Cocoa and Chocolate, 1765-1914

Front Cover
Routledge, 2000 - History - 319 pages
0 Reviews
Cocoa and Chocolate,1765-1914 focuses on the period from the Seven Years War, to the First World War, when a surge of economic liberalism and globalisation should have helped cocoa producers to overcome rural poverty, just as wool transformed the economy of Australia, and tea that of Japan. The addition of new forms of chocolate to Western diets in the late nineteenth century led to a great cocoa boom, and yet economic development remained elusive, despite cocoa producers having certain advantages in the commodity lottery faced by exporters of raw materials. The commodity chain, from sowing a cocoa bean to enjoying a cup of hot chocolate, is examined in Cocoa and Chocolate, 1765-1914 under the broad rubrics of chocolate consumption, the taxation of cocoa beans, the manufacture of chocolate, private marketing channels, land distribution, ecological impact on tropical forests, and the coercion of labour. Cocoa and Chocolate, 1765-1914 concludes that cocoa failed to act as a dynamo for development.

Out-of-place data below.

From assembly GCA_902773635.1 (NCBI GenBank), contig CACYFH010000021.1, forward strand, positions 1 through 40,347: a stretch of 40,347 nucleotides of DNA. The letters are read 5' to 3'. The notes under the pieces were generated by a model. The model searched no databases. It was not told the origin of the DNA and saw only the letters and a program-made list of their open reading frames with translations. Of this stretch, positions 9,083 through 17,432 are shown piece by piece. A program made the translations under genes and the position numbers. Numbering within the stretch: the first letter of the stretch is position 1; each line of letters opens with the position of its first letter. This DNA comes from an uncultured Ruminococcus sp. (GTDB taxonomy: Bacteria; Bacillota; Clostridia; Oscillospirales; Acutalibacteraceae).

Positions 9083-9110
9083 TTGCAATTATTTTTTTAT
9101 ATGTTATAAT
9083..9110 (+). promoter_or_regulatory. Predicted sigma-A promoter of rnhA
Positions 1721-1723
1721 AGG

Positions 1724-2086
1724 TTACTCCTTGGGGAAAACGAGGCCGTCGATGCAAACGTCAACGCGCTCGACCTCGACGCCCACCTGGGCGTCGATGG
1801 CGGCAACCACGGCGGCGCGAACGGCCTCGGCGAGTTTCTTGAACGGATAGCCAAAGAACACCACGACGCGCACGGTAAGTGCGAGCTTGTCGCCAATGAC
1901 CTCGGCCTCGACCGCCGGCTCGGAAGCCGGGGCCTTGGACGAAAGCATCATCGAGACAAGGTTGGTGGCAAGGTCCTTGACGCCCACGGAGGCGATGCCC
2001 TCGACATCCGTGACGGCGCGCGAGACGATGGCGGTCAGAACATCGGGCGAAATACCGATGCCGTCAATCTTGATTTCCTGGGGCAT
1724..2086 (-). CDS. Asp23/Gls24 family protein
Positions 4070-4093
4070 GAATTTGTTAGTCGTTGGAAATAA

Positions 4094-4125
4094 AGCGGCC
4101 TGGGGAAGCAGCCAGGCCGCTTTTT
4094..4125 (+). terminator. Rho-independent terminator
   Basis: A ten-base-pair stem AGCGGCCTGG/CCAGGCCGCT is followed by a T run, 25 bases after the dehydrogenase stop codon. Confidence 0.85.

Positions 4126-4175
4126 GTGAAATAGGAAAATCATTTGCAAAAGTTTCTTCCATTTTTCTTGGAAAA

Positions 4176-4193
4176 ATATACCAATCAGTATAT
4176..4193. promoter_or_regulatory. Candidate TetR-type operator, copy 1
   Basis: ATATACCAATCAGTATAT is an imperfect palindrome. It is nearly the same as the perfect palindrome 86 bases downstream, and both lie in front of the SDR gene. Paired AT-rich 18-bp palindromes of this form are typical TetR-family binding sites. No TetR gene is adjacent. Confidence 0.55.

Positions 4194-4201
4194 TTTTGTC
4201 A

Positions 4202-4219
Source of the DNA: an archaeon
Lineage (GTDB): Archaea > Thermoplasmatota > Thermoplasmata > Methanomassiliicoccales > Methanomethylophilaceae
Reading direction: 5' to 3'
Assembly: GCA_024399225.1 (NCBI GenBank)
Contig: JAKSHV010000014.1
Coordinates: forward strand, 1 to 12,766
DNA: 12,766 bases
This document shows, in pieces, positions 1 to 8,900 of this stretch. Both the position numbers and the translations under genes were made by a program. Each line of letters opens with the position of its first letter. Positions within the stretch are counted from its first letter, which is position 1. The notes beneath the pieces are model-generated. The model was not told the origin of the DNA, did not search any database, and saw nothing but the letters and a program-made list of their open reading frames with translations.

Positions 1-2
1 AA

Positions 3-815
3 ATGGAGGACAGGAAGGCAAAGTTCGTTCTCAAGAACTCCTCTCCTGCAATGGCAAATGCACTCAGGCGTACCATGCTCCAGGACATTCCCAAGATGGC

What people are saying - Write a review

We haven't found any reviews in the usual places.

References to this book

All Book Search results »

Bibliographic information